Charlie Day: The 10 songs that changed my life

It’s Always Sunny…’s Charlie Day guides us through his favourite music from the show, throughout his life, and that inspired his new movie Fool’s Paradise.

Charlie Day: The 10 songs that changed my life
Mike Rampton

It’s Always Sunny In Philadelphia is a show that faces the same criticism as a lot of the music in Kerrang!’s world: there’s a lot of scruffy people shouting. However, there is vastly more going on than that, and over 170 episodes and 18 years, Sunny has produced some of the most consistently hilarious, over-the-top television ever made.

While the five narcissistic, self-centred, amoral characters at the centre of it are all extraordinary, illiterate janitor Charlie Kelly might just be the greatest character in TV history, thanks in part to his savant-like musical abilities courtesy of actor (and show co-creator) Charlie Day.

With Charlie's feature directorial debut, Fools’s Paradise – a Hollywood satire in which he swaps his near-constant yelling in Sunny for an almost totally silent lead performance – out now, we thought it right to chat about the soundtrack to his life...

The first song I learned to play...Neil Young – Old Man

"I grew up in a household of music and instruments. My father and mother were both musicologists, so there was a lot around. They tried to give me violin lessons at three, but that didn’t stick. I got on the piano from maybe 4 to 10, then put that down and picked up the trombone until high school, then picked up the guitar and harmonica and went back to the piano on my own. I started teaching myself chords and writing songs to get girls to pay attention to me. It was kind of primal.

"I was never very good at playing someone else’s songs. I would learn the chords and then use those to search and experiment and make up little songs, both sincere and completely insincere. So I got Neil Young’s chord book for his album Decade – it seemed easier to learn than, like, Led Zeppelin. There was a lot of D, C, A-minor, F, and I started to get a sense of the chords. I think the first guitar I was using was missing the high E string, so I was playing a lot of E minor and part of G. By the time I left for college I was determined, 'I’m gonna get that other string.'"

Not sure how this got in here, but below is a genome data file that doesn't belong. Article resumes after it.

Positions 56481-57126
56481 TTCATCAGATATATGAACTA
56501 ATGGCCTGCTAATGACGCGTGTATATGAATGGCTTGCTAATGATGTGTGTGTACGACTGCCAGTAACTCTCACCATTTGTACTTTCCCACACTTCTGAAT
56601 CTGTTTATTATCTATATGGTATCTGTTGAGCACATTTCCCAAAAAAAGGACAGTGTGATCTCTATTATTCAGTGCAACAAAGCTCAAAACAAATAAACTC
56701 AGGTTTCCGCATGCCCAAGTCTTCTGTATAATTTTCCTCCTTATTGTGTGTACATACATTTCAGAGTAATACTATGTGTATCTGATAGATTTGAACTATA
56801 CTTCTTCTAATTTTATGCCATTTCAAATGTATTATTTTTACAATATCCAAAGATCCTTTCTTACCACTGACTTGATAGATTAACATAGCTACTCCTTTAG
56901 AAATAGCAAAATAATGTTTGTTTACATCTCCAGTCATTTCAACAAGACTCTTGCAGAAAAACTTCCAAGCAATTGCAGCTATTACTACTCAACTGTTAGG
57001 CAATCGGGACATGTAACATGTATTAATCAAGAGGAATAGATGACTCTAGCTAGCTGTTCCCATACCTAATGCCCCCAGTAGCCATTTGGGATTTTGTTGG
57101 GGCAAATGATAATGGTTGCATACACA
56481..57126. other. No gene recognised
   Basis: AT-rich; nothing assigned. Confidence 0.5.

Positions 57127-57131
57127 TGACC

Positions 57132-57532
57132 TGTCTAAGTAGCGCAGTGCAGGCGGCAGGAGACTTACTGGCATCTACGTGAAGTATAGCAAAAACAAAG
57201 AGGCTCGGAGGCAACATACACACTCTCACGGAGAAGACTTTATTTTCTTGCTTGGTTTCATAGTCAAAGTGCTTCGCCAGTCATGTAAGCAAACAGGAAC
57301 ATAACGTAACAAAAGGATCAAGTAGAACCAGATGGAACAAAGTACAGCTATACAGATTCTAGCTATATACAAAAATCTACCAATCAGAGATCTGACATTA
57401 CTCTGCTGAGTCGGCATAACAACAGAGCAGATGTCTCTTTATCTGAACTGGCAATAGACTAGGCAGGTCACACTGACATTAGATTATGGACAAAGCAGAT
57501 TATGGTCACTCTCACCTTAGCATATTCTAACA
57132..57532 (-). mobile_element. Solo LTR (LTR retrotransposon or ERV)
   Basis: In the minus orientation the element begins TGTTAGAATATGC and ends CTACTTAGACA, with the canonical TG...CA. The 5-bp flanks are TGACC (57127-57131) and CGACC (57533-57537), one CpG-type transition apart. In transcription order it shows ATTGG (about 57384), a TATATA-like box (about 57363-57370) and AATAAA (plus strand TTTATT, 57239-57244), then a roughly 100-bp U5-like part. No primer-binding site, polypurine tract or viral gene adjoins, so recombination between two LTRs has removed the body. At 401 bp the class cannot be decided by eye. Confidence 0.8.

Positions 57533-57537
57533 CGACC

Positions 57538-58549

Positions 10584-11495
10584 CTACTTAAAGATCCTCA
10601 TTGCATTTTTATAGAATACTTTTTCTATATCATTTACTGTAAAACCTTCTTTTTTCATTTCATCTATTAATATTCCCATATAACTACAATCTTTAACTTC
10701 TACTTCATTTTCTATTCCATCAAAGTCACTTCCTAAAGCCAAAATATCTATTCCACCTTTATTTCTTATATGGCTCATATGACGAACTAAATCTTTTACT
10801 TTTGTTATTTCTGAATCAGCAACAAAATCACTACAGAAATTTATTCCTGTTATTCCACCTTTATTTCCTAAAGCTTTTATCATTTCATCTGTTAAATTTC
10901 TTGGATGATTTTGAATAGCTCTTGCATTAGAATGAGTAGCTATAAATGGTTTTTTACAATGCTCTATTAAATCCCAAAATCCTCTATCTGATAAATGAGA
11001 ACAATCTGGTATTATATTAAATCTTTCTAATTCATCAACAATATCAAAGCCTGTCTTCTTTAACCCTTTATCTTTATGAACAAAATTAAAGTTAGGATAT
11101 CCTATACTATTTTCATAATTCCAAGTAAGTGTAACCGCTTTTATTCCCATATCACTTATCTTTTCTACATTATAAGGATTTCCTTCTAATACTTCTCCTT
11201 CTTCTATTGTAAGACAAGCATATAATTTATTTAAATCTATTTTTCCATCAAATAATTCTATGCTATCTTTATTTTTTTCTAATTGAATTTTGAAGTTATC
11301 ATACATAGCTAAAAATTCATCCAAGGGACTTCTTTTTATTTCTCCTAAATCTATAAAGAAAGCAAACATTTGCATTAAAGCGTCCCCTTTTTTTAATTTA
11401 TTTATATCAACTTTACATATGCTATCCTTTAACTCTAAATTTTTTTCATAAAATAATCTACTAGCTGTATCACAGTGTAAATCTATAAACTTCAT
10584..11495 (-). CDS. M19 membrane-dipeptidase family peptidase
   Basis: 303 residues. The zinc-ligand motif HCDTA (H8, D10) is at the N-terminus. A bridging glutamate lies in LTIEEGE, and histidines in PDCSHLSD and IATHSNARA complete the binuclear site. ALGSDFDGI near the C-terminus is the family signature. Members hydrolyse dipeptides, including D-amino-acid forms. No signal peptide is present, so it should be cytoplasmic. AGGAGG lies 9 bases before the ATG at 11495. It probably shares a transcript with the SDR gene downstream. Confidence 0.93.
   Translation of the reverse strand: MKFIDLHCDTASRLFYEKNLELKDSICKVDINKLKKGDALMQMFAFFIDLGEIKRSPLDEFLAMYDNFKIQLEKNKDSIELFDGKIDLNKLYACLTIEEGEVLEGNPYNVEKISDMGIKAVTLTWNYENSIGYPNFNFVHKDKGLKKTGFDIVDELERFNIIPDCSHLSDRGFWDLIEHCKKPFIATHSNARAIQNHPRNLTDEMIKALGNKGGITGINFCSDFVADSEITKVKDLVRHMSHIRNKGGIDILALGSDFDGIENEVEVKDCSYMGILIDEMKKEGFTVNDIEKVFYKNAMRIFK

The first single I bought...Pixies – Where Is My Mind?

"I didn’t actually buy it, I won it. It was at a seventh grade school dance, where you buy a ticket to get into the school gym. They put everyone’s ticket into a raffle, and the guy from the local surf shop – Retnie’s surf shop in Rhode Island – pulled out the ticket, and I was the winner. I got a neon slap bracelet and a Pixies CD. In fact, I’m not even sure it was the Pixies CD. It might have been the CD of a movie that had Where Is My Mind? as the first track. It might have been something like the Gleaming The Cube soundtrack. I remember listening to it and falling in love with that song and buying the Pixies’ album. Then I slept on Pixies through high school, then when I met my wife in my 20s, she was a huge fan and got me back into them big-time.

[Note: After a huge, huge amount of research, we have figured out Charlie actually – probably – won the soundtrack to the 1991 film A Matter Of Degrees, starring future Sunny guest star the late Tom Sizemore. Where Is My Mind? is track six.]

The first dance at my wedding...Al Green – Let’s Stay Together

"We’re going back in time there. I think it was Let’s Stay Together – is that Marvin Gaye? Al Green? That was a mutual choice. I’m not a big dancer. My wife’s the dancer of the family. But I’ll boogie at a wedding or something. If I’m in the right mood I just need a good beat, and the song itself doesn’t really matter."

My go-to karaoke song...Gladys Knight And The Pips – Midnight Train To Georgia

"I did Led Zeppelin for a while, but the long guitar parts can sometimes make for an awful karaoke experience as everyone stands around and waits for the vocals to come in. My favourite karaoke track for the longest time was to do Midnight Train To Georgia by Gladys Knight And The Pips, or Joe Cocker’s You Are So Beautiful. I’m drawn to anything where you can be both gravelly and high-pitched."